Charities suffer as businesses tighten purse strings


The Dutch spent considerably less on charitable causes in 2022 and that is mainly down to businesses, a new report by VU University researchers shows.

In total, the Netherlands spent just 0.62% of GDP on charity, the lowest it has ever been. Businesses are mostly to blame, tightening the purse strings by some 20% compared to pandemic year 2020.

“It is clear that businesses have been contributing a lot less, particularly financially,” co-author of the report professor  of philanthropy René Bekkers told the Financieele Dagblad.

The number of contributing businesses fell, the two-yearly probe showed, and some 61% of the businesses did not contribute to charity at all.

A total of €5.3 billion went to charity in the shape of money or goods in 2022 compared to €5.6 billion in 2020, or 0.7% of GDP.

Households have been more generous, the researchers found, with gifts going up from €2.1 billion in 2020 to €2.2 million in 2022, a result of a campaign for Ukraine which raised €184 million. However, the impact of inflation means households have also contributed less than in 2020.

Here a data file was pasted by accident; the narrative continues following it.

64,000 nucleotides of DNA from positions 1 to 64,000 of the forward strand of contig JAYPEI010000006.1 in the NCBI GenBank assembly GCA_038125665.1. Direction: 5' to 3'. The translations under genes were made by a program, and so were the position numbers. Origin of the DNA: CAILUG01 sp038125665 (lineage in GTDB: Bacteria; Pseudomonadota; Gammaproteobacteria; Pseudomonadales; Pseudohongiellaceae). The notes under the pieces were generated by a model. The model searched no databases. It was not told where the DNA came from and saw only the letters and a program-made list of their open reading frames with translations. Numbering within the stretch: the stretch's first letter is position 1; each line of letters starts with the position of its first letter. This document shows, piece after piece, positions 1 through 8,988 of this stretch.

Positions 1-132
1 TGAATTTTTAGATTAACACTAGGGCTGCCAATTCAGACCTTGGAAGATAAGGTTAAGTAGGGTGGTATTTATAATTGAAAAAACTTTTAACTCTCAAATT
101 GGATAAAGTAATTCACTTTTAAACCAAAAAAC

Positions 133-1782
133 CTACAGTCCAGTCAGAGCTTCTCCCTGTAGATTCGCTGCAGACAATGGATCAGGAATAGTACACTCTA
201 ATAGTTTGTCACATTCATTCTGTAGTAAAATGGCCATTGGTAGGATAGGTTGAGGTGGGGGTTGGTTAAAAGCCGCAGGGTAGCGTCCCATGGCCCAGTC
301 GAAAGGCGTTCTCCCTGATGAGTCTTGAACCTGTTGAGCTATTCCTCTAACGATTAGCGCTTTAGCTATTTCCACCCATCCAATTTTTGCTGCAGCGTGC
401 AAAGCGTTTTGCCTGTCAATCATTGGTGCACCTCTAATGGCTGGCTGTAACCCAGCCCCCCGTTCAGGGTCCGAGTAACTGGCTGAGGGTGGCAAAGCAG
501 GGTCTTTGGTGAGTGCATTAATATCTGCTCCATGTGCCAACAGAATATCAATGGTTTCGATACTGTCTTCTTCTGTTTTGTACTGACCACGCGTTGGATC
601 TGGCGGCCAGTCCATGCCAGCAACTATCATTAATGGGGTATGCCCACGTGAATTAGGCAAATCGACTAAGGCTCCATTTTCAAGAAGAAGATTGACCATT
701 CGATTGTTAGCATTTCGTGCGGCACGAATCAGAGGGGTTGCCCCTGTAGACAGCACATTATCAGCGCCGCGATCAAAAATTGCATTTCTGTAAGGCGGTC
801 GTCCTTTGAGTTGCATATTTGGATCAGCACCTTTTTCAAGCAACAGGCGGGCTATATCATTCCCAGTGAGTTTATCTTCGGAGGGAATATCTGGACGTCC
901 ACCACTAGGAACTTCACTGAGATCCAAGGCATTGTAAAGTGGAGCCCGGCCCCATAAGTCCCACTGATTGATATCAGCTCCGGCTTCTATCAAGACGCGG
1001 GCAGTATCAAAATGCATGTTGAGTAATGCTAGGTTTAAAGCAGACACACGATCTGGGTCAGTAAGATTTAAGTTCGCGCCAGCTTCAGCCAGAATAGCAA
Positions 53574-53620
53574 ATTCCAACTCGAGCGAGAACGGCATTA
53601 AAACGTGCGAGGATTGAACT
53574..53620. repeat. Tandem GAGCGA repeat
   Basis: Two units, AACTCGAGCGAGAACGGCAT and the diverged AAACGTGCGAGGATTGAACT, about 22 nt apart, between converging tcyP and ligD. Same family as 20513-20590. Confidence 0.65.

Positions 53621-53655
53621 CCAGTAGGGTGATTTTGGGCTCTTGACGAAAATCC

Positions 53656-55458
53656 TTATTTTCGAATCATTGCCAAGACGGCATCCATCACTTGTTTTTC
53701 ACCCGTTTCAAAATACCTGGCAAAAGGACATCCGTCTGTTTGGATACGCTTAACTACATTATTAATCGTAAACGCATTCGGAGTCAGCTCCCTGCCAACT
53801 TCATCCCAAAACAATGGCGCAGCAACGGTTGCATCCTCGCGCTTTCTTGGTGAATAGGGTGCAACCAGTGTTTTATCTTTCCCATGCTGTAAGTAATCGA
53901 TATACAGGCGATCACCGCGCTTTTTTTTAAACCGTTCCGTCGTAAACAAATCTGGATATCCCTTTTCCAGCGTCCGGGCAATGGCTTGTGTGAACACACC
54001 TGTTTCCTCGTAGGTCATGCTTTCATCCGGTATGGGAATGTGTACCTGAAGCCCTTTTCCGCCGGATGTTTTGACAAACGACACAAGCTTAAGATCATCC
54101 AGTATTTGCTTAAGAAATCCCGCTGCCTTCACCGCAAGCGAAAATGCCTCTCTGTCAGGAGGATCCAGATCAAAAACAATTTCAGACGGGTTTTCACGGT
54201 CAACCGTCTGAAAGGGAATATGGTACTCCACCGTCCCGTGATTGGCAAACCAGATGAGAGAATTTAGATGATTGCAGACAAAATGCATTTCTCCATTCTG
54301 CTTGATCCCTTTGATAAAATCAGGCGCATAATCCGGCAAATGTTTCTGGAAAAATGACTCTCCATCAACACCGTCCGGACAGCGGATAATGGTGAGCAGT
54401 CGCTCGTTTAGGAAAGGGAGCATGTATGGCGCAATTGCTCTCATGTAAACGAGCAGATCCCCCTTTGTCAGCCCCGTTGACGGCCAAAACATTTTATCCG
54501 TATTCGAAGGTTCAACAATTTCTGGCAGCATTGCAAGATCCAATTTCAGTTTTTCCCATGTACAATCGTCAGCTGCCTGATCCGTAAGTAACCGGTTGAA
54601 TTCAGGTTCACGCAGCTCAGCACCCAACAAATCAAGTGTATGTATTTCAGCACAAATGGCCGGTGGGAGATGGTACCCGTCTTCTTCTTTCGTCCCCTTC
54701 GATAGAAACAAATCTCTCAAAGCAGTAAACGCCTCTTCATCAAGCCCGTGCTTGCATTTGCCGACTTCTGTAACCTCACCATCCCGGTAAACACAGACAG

The apparent reluctance of businesses to give to charity is the most prominent result of the probe and may be down to financial insecurity in 2022 or rising inflation, the researchers said.

Other factors may be at play, such as a lack of trust in the way charities manage funds. Almost three in 10 businesses were critical about the way charities work, the report said, with half complaining about “wasted money” and “ineffectiveness”.

The next few years will show if the downturn is a trend or a temporary blip, the researchers said.

The researchers also pointed out that giving money to charities often depends on one person in the organisation. In some 85%, the director or CEO decides and if that person loses faith in the charities the impact on the willingness to contribute can be great, the researchers said.

Health and sports

Although just 39% of businesses contributed to charity compared to 61% in 2020, the businesses that did support good causes gave generously, particularly to health and sports charities.

Businesses also contributed by making staff available to participate in social initiatives in company time. The organisation for small and medium-sized businesses MKB said volunteering for a good cause by staff has risen from 17% to 29%.

But according to Bekkers, the projects businesses propose are not always a good fit for staff. Better thought out projects would increase staff enthusiasm and be more effective, he said.

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